The SEC Has Proposed New Regulations for Fiduciaries on silverlaw.comOn February 19, 2014, the company announced that it would also be entering the legal cannabis market in Washington and Colorado, causing their stocks to surge. Petrotech’s deal created subsidiary Legalizepot.us Management Group, Inc. (the site is now a blank page.) LP.US Management was intended to manage the growing companies where cannabis became legal, starting with Washington and Colorado.

On March 14, 2014, the SEC suspended trading for the company “because of questions that have been raised about the accuracy and adequacy of publicly disseminated information concerning, among other things, the company’s operations.” Trading resumed on March 28, 2018. The company was in the process of completing a 2-year audit to comply with SEC reporting standards to achieve full reporting status.

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In August, we told you about John Cochran Maccoll (CRD #839441) who was barred by FINRA after multiple fraud allegations. Since then, there have been two additional developments.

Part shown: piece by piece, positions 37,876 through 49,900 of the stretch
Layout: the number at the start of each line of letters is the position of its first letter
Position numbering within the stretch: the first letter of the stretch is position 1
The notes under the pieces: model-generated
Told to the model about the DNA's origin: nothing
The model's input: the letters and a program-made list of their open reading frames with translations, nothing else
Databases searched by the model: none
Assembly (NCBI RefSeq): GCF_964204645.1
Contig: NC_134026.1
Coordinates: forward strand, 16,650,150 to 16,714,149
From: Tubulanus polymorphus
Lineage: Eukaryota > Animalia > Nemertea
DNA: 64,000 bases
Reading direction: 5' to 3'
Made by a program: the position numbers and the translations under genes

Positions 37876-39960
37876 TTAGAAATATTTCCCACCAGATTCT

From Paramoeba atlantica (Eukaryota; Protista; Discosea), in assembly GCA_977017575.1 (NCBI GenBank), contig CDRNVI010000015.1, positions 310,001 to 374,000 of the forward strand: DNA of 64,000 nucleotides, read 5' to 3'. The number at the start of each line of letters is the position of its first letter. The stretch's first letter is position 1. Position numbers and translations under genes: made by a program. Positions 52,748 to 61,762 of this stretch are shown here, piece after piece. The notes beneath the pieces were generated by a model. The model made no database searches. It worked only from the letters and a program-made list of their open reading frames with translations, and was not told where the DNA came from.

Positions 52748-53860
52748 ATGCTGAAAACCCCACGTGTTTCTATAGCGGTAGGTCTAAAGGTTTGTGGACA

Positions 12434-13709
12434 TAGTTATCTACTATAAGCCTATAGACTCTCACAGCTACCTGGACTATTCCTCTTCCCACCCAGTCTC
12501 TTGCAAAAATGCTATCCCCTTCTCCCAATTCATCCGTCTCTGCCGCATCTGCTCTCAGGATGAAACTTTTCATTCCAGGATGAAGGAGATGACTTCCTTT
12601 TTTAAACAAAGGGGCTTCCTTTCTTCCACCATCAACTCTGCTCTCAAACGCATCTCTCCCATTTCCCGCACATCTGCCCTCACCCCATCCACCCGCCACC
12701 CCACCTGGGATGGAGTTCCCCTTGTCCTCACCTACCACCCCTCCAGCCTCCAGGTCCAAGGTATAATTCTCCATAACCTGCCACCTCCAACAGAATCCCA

Another customer has come forward and filed a complaint on 08/16/2018, alleging misappropriation of client funds from 10/01/2015 through 08/16/2018. The case was settled for $158,163.76. No additional information is available. This case is in addition to the previous cases we described in the earlier blog post.

The SEC Has Proposed New Regulations for Fiduciaries on silverlaw.comOn 8/9/2018, The U.S. Attorney’s Office for the Eastern District of Michigan filed criminal charges against Maccoll in an action initiated by the United States Securities and Exchange Commission (SEC.) In it, the SEC detailed how Maccoll persuaded investors, mostly elderly, into investing in what he described as a “highly sought after private fund investment.”  These investors, most of them retired, used their retirement accounts to fund their alleged investments. In return, Maccoll promised a 20% return on investment, as well as diversifying their portfolios and better growth potential than their current investment portfolios.